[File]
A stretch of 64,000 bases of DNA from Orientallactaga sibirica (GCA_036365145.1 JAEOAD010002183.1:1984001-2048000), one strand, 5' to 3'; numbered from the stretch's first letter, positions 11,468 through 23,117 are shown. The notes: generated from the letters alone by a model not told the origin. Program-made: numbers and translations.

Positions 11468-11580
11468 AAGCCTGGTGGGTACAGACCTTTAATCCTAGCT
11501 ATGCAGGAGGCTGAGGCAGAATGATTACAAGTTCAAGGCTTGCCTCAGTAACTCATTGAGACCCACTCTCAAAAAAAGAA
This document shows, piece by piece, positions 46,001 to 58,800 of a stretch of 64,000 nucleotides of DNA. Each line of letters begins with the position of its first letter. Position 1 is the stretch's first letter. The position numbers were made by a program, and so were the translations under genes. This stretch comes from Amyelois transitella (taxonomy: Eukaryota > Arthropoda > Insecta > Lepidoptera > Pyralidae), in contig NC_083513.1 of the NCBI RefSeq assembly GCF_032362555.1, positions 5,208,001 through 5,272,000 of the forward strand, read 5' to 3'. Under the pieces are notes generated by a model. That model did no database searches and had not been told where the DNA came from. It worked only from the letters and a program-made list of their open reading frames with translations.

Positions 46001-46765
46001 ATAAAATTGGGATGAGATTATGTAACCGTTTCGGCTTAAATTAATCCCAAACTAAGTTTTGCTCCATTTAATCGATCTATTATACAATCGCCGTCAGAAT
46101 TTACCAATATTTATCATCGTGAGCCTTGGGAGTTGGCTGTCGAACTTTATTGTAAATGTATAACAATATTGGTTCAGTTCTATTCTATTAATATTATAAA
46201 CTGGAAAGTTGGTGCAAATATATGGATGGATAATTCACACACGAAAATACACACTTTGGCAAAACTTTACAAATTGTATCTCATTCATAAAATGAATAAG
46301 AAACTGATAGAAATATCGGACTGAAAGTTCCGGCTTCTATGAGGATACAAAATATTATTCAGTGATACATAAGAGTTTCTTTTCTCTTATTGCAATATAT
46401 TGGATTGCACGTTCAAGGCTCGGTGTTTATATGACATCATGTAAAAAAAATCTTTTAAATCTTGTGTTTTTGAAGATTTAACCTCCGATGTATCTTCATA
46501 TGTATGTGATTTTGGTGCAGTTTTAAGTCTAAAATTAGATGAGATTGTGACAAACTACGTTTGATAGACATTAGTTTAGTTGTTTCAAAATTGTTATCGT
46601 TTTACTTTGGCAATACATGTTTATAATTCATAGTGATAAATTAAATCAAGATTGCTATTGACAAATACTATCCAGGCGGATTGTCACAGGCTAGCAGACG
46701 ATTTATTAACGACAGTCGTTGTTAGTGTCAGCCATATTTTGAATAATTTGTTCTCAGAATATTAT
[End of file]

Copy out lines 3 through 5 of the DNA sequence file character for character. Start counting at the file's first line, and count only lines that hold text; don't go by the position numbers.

11468 AAGCCTGGTGGGTACAGACCTTTAATCCTAGCT
11501 ATGCAGGAGGCTGAGGCAGAATGATTACAAGTTCAAGGCTTGCCTCAGTAACTCATTGAGACCCACTCTCAAAAAAAGAA
This document shows, piece by piece, positions 46,001 to 58,800 of a stretch of 64,000 nucleotides of DNA. Each line of letters begins with the position of its first letter. Position 1 is the stretch's first letter. The position numbers were made by a program, and so were the translations under genes. This stretch comes from Amyelois transitella (taxonomy: Eukaryota > Arthropoda > Insecta > Lepidoptera > Pyralidae), in contig NC_083513.1 of the NCBI RefSeq assembly GCF_032362555.1, positions 5,208,001 through 5,272,000 of the forward strand, read 5' to 3'. Under the pieces are notes generated by a model. That model did no database searches and had not been told where the DNA came from. It worked only from the letters and a program-made list of their open reading frames with translations.